How to Repair Teeth Worn Down by Bruxism
Do you grind, gnash or clench your teeth, often without you noticing? If so, then you are one of the millions of people who are suffering from bruxism, which is the medical term for excessive involuntary or habitual grinding, gnashing or clenching of the jaw.
More often than not, most people who grind their teeth aren’t aware that they’re doing it until they have experienced the consequences, which include headaches, facial pain, and damage to teeth.
What causes Bruxism and how can it be resolved? Can cosmetic dentistry procedures fix teeth damaged by bruxism?
Causes of bruxism
To date, experts have yet to determine the exact causes of bruxism, which affects adults and children alike. However, it is generally accepted that genetics, medications, illnesses, lifestyle, and malocclusions can be factors that lead to teeth grinding.
Researchers have discovered that 21-50% of bruxism sufferers have a direct relative or a family member who was also affected by bruxism either during their childhood or in the later stage of their life.
Certain medications such as antidepressants, sleeping pills, and even recreational drugs such as cocaine and Ecstasy have also been found to increase the risk of bruxism.
Researchers also reveal that heavy drinkers, smokers, and those who consume higher amounts of caffeine are more prone to bruxism.
Some experts also believe that occlusal issues may also cause bruxism. People who have malocclusions or imperfect alignment of teeth when the jaws are closed would tend to self-equilibrate to correct any problem with their bite.
Those who suffer certain illnesses such as Huntington’s Disease, Parkinson’s Disease, and sleeping disorders such as Obstructive Sleep Apnea (OSA) are also more likely to grind, gnash or clench their teeth.
Types of bruxism
Bruxism is classified into two types: awake and sleep bruxism.
Awake bruxism is the unconscious grinding of the teeth that occurs when the person is facing high emotional situations such as stress, anxiety, tension, frustration, or fear while awake. Sleep bruxism, on the other hand, is the automatic clenching of the jaw which is a response to arousal during sleep.
Dental damage may be similar in both types of bruxism, but sleep bruxism tends to have worse symptoms than the other. Awake bruxism is also more common among females, while sleep bruxism equally affects males and females, adults and children alike. In most cases, children who grind their teeth usually outgrow the condition, as it is a typical response to certain growing pains such as earaches and erupting teeth.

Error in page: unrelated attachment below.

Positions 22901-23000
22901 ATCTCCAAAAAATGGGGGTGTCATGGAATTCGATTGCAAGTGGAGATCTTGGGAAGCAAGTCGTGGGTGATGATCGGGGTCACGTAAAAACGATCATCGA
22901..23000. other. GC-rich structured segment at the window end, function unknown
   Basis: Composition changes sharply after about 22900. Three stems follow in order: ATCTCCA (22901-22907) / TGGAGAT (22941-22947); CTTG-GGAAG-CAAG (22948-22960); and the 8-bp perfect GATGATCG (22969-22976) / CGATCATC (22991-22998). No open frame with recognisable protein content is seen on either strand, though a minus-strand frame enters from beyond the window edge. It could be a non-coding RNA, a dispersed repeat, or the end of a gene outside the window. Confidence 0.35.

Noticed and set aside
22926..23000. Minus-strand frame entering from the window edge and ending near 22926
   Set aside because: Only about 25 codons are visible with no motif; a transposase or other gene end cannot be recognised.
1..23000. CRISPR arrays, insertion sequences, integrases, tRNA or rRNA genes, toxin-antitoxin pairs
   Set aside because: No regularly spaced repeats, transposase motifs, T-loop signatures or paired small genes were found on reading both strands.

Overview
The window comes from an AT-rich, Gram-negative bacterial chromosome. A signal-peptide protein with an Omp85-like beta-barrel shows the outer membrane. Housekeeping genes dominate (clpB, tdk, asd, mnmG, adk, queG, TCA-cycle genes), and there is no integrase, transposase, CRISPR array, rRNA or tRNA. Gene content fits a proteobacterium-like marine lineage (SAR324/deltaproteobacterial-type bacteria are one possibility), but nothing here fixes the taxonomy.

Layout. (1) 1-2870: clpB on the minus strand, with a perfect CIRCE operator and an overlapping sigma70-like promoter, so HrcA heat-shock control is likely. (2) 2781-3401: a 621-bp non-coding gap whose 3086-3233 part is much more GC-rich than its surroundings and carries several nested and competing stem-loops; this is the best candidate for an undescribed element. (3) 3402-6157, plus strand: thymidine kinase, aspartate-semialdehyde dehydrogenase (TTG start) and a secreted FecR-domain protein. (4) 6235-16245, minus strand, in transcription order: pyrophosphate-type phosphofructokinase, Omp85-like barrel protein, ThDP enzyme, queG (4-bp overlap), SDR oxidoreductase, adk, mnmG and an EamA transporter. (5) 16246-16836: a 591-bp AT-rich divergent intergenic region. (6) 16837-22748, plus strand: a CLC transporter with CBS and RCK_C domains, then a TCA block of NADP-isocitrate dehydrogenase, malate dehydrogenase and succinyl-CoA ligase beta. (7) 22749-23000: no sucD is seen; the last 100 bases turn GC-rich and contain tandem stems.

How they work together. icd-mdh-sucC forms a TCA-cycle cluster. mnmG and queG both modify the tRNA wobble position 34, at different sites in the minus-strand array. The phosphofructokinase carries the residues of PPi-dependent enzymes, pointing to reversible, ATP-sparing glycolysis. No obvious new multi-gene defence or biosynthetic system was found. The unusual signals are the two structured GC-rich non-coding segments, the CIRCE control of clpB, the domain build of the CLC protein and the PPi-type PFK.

Signs and symptoms of bruxism
One of the most common signs of bruxism is excessive tooth wear. Due to frequent grinding, teeth become cracked or damaged, exposing the dentin which is the most sensitive part of the teeth. If not treated early, the worn-out tooth may be attacked by bacteria, and that could later lead to cavities and other dental problems.
Other early signs and symptoms of bruxism include:
While there are several cosmetic dentistry procedures that can deal with teeth worn down by excessive grinding, it is ideal to try to control bruxism first before getting any kind of restoration done. After all, cosmetic dentistry measures would just be damaged if the patient continues to grind his or her teeth excessively, and the patient would have no choice but to visit the cosmetic dentist over and over again.
Many dentists recommend using a mouth guard or a mouth splint, especially during sleep. A clear, thin, plastic appliance, a mouth guard is designed to be worn by the patient at night to protect teeth from all that grinding. A mouth splint, on the other hand, is quite similar to the mouth guard, except that it’s thicker and longer-lasting.
Some patients, however, opt for Botox injections, which help relieve the muscle of the jaw to prevent it from clenching. The effects of Botox can last from one to four months.
Since alcohol, tobacco, and recreational drugs are also being blamed for excessive grinding of the teeth, bruxism patients who are into all three may want to alleviate their situation by cutting back on their consumption or completely eliminating them from their life.
How your cosmetic dentist can help
If any of the above treatments work and the bruxism is already under control, then you can go to a cosmetic dentist to undergo procedures that would restore the beauty and function of your teeth. Here are some of the cosmetic dentistry procedures available to a bruxism patient.
- Dental Crowns - Since the grinding can cause the enamel to crack or break, installing dental crowns can preserve and protect the remaining teeth. A dental crown is a tooth-shaped cap that is placed over the tooth to restore its shape, size, strength, as well as to improve its appearance.
- Porcelain Veneers - Just like dental crowns, veneers restore the beauty and strength of the teeth, but they still do differ in some ways. Veneers, which are wafer-thin sheets of shells glued onto the tooth to restore its size, shape, and strength, are only attached to the front of the tooth except the molars.
- Dental Bonding - Dental bonding is the easiest and the least expensive of all the procedures that can help patients with bruxism. The dental bonding process involves the use of a composite resin to bond and shape the cracked tooth. It can be polished to easily match the teeth and their surroundings, thus making the difference barely noticeable once the procedure is done. Dental bonding can also be used to close gaps between the teeth or correct tooth discoloration.
Bruxism may not be fully understood today, but that does not mean that patients who suffer from it will just have to grind away until their teeth are worn down to a nub. There are ways to control bruxism, and readily available procedures that can repair teeth that it has damaged. Visit your cosmetic dentists today to know your options.